- زمان مطالعه 7 دقیقه
- سطح متوسط
دانلود اپلیکیشن «زیبوک»
این فصل را میتوانید به بهترین شکل و با امکانات عالی در اپلیکیشن «زیبوک» بخوانید
متن انگلیسی فصل
The old Danish kings were men of courage, and their exploits are famous.
One of these kings was called Shield Sheafson. He had been abandoned as a child, but he grew into a fierce warrior who subdued his enemies. He was a good king. Shield Sheafson’s son was called Beow. Beow recognized what the people had suffered in the past, and he rewarded them generously whilst his father was still king. In this way the young prince, who was blessed by God, gathered around him friends who would be loyal in times of trouble.
When Shield died, he was given a splendid funeral. They placed his body in a boat and loaded the boat with treasure. They hung a golden standard above his head to show who he was. Then they pushed the boat out to sea, where it drifted on the waves. No one knows who found the boat and kept its rich treasure.
Now it was Beow’s turn to protect the Danes. He, too, was a good king and the people liked him. Beow’s heir was the great Halfdane. Halfdane had three sons, Heorogar, Hrothgar and Halga.
He also had a daughter who married the Swedish king Onela.
Hrothgar was lucky in war. Many men were keen to serve him and his army grew. He decided to build a great mead hall as a sign of his power. He wanted the mead hall to be his throne room. He also wanted it to be the place from where he would share his goods with the people.
He summoned workers from all over the world to come and build his mead hall, which was called Heorot Hall. Soon the building was finished, and it was splendid. Its towers rose high into the sky, and its roof was wide.
There were feasts and singing every day in Heorot Hall. Harpists played their music, and poets told the story of how God created the earth, the sun and the moon.
But there was a demon that hated the happiness of Heorot Hall. His name was Grendel, and he lived on a bleak part of the coastal lands. Grendel had previously lived in exile with the family of Cain, who had murdered his brother Abel.
One night Grendel came to Heorot Hall to look at the Danes feasting and enjoying themselves there. He found them asleep after their drinking, and he seized thirty men and carried them away with him. He returned to the Hall later that night, and left thirty bloodstained corpses there.
When morning came the Danes woke up and saw the bodies of their friends. They wept at the sight. King Hrothgar did not know what to do, and he was ashamed that he had not been able to prevent the terrible deed. He was sad for the loss of his men.
The next night Grendel came back again, and killed more of Hrothgar’s men. The Danes were now afraid, and they began to leave Heorot Hall.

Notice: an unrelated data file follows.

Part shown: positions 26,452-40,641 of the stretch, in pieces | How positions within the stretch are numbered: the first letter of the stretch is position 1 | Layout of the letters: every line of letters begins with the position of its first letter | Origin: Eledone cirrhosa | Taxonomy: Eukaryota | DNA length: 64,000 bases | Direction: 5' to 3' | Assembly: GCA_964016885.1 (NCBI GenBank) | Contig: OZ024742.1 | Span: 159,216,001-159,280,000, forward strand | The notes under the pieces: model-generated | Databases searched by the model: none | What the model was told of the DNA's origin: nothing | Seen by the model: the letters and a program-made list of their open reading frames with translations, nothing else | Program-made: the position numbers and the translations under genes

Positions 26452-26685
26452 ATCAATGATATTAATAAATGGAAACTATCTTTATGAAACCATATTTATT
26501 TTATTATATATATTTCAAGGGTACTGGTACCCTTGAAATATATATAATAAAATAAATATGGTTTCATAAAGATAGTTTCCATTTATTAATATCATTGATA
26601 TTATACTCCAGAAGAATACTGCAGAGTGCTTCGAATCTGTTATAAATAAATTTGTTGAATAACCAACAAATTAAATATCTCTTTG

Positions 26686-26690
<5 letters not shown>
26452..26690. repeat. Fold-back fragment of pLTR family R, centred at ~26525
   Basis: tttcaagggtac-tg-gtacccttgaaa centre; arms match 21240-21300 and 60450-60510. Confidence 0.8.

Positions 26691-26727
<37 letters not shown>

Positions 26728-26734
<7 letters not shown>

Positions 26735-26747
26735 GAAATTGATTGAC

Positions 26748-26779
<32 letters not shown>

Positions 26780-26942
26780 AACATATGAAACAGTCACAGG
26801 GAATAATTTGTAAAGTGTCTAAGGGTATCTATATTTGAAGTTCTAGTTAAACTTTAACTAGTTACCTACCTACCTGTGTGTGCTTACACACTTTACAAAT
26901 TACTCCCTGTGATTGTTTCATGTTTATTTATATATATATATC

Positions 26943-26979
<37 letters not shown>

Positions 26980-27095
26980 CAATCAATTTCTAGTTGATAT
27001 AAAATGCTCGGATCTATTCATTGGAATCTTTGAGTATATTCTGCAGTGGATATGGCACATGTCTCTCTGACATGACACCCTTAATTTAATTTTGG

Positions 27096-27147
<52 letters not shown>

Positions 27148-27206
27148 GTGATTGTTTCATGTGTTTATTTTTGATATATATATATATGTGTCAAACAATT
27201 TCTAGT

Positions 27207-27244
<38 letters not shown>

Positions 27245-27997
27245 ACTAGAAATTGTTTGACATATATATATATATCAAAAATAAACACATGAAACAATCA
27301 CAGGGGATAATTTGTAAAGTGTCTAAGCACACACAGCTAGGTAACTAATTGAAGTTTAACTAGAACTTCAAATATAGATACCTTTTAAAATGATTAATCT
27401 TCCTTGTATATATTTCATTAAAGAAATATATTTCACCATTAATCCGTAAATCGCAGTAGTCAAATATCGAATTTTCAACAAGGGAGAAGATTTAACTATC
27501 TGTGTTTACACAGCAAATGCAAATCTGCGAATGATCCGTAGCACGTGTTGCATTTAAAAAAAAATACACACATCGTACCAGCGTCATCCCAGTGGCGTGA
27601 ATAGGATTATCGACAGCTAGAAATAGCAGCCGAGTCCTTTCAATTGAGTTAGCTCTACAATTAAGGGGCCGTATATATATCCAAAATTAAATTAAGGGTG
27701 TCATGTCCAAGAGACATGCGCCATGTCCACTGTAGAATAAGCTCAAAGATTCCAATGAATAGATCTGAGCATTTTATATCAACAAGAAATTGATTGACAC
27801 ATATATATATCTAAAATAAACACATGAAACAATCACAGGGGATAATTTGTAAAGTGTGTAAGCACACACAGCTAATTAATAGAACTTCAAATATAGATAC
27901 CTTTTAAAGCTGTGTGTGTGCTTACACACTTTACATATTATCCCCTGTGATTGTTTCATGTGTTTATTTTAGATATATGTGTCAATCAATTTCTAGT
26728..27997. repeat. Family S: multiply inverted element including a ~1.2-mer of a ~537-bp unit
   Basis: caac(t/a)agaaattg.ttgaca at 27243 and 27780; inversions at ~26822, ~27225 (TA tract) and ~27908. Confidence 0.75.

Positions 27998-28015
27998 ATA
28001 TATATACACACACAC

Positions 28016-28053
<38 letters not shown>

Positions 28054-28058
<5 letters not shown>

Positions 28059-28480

Grendel now ruled. Heorot Hall was abandoned. King Hrothgar suffered for twelve long years. Musicians carried the story of Grendel all over the world. They sang about the horrible murders, and the long war between the demon and the king. They sang about the danger that everyone felt.
Grendel continued his attacks on the Danes. He took over Heorot Hall, although he could not enter the throne room.
King Hrothgar’s advisers made plans to defend the kingdom from the demon. Sometimes, too, they prayed to false gods for help in their trouble. They forgot the real God who made the heavens and the earth.
The king of Geatland was called Hygelac. One of his lords had heard about the demon, and he decided to help Hrothgar. This lord was the strongest man on earth, a real warrior. He gave orders that a boat should be made ready for him to travel in. He found fourteen men who were willing to go with him, and they set off together in his boat.
The lord’s boat sailed quickly through the waves on its journey. They soon reached their destination, and they were glad to be on land again. They thanked God for the swift crossing.
When the Danish watchman saw men in armor come out of the boat, he went to them and issued a challenge:
‘Who are you, and why have you come here in armor? My job is to watch for the arrival of dangerous men on our shores. I have never seen a group of armed men like you before. You did not ask anyone for permission to land.’
The watchman looked at the warrior, and then he went on:
‘And I have never seen a man as big as you. You must be an important man. You must tell me who you are, before you go inland from the coast. And you must also tell me why you have come here.’
The warrior gave this reply to the watchman:
‘We are from Geatland, and our king is Hygelac. I am the son of Ecgtheow, who was a great soldier in his day. We have come here to help your king, and we have no secret purpose. Therefore, please tell us what has been happening here. We want to know everything about this great danger that comes in the night, this killer of men in your country. I want to offer Hrothgar my help and advice. I know how to defeat this enemy, and how to make the king calm again.’
The watchman looked at the warrior, and then he replied:
‘I believe you. Pick up your armour and your weapons, and I’ll take you to the king. My men will look after your boat until you go back to Geatland.’
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